In Figure (1a−c), the results of the runs rc001, rc004 and rc005 for the topography of the free surface are depicted. Figure (2) shows the model output for the homologous temperature at the ice base and the distribution of temperate ice above the base, and Table 2 gives the results for h max, V tot, V temp, Ai,b, H t.max, T GRIP, T CC and T Dye3 (see notation list), supplemented by the observed values at hand (topography data from Letréguilly and others (1990); ice-core data from Weertman (1968), Gundestrup and Hansen (1984), Johnsen and others (1992) and Dahl-Jensen (personal communication, 1994)).

Fig. 1. Steady-state free surface topography for the model runs described in the text with differing geothermal heat flux. Panels (a,b,c) are for = (42,54.6,29.4) m W m−2, all other conditions being the same. Equidistance of the level lines is 200 m.

Fig. 2. Isotherms of the steady-state homologous basal temperatures shown as solid lines, the homologous temperature being indicated in centrigrade. Open diamond symbols indicate positions when the basal ice is at the pressure-melting point, yet with no temperate layer above; full diamonds (full circles) indicate positions where there is a basal layer of temperate ice with a melting (freezing) CTS, Panels (a,b,c) are for (42,54.6,29.4) m W m−2, all other conditions being the same.

Table 2. Model output for low (rc005), standard (rc001) and high (rc004) , respectively, and observed values (obs), given for hmax, Vtot, Vtemp, Ai,b, At,b, Ht,max, TGRIP, TCC and TDye3 as defined in the notation list

Figure (1a—c) indicates that the free surface geometry depends surprisingly strongly on the amount of the geothermal heat flux. Not only do the heights of the two domes differ from each other by roughly 100 m, the location and some details in the form are also distinct. Thus, an error in the estimate of the geothermal heat flux of 30% (which is realistic) affects the total mass balance of the ice sheet in a non-negligible way. This is also evident from row 2 in Table 2 where the total ice volume V tot is listed. These results, incidentally, corroborate the opinion often expressed by theoreticians that the thermomechanical coupling is significant in quantitative ice-sheet dynamics. They show that the thermal effects feed considerably on the mechanics, and the results are qualitatively to be expected. In run rc005 (Fig.1c) the ice is coldest and thus the stiffest of the three cases, implying that the ice sheet must be the thickest. In run rc004 (Fig. 1b) the heat input into the ice from below is largest, the bottom-most ice weakest, horizontal advection largest and height arid total volume therefore smallest. Note that the total ice-covered surface is nearly insensitive to variations of the geothermal heat flux.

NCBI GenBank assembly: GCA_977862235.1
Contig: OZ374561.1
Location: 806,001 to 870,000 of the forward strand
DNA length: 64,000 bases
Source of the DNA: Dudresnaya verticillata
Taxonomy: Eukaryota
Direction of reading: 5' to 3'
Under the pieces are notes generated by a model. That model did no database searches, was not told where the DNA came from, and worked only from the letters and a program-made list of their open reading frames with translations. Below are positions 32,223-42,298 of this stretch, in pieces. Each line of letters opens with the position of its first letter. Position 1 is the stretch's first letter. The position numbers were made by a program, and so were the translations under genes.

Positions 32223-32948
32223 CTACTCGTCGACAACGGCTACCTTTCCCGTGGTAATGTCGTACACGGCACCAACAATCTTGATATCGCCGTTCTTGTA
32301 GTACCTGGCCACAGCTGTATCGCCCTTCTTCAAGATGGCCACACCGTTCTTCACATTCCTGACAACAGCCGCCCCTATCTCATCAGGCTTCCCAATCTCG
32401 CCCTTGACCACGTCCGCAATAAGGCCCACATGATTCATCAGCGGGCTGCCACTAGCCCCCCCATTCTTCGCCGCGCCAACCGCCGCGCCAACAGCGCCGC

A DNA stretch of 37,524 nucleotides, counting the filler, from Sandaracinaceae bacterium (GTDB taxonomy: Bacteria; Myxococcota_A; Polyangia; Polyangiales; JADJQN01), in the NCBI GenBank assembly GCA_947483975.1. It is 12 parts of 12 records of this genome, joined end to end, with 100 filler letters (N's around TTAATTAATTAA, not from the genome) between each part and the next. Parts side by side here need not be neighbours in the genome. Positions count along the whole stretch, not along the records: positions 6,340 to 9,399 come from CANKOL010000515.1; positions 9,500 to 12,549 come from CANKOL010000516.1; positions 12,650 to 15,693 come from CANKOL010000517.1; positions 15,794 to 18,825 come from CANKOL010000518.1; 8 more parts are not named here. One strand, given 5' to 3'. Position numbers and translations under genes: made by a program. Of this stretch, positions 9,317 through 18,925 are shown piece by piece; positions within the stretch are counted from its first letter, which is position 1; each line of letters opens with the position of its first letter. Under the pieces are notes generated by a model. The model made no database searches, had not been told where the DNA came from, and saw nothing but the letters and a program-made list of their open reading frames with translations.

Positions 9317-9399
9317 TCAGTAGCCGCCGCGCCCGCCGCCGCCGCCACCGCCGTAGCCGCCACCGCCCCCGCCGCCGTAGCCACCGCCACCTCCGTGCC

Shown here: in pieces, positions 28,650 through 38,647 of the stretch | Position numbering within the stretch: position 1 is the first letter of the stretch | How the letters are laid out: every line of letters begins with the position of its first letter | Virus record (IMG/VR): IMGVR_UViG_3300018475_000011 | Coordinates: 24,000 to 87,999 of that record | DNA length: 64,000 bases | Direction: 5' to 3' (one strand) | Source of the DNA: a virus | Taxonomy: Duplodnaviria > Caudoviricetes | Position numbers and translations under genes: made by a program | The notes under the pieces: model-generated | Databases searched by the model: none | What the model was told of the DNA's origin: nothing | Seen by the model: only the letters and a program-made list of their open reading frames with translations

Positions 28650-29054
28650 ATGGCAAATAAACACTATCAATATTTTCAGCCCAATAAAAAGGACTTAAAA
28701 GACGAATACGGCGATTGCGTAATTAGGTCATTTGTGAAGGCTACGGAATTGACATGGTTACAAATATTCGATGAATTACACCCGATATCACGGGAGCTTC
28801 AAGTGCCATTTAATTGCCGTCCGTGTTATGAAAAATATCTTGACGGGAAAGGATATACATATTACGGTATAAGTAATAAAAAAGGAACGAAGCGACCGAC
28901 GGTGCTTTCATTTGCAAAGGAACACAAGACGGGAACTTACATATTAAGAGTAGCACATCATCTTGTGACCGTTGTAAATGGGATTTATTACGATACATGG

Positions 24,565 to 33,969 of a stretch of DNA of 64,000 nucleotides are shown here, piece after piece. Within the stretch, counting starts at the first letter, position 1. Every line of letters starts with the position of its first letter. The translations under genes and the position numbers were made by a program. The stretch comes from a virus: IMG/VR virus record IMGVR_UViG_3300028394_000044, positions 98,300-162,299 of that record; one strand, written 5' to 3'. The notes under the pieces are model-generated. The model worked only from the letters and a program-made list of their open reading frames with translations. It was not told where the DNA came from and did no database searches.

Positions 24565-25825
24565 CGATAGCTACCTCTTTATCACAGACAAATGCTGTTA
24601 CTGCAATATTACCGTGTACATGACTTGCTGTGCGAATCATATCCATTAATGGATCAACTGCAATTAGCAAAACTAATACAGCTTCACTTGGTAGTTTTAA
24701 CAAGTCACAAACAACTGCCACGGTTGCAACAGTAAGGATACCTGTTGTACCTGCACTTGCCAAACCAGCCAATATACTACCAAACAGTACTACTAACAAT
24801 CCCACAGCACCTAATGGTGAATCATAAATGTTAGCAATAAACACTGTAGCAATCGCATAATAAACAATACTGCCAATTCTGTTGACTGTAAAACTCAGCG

Even more affected by the variation of the geothermal heat flux is the thermal regime of the ice sheet, in particular its response close to the base, as presented in Figure (2a) c and in rows 3 and 5 of Table 2. In all three cases of our model run, quite a broad belt of the marginal basal ice is temperate. This basal ring of temperate ice is interrupted at a few broad stripes in the east, north and west of the Greenland ice sheet. In the three cases of Figure (2a—c) the temperate basal surfaces amount to 39%, 51% and 33% of the entire ice-covered basal surface and are therefore surprisingly large. This result qualitatively verifies earlier results by (Calov and Hutter 1994a,b) who demonstrated using a much simpler model that the thermal conditions of the basal ice depend critically on the thermal input from the surrounding boundaries.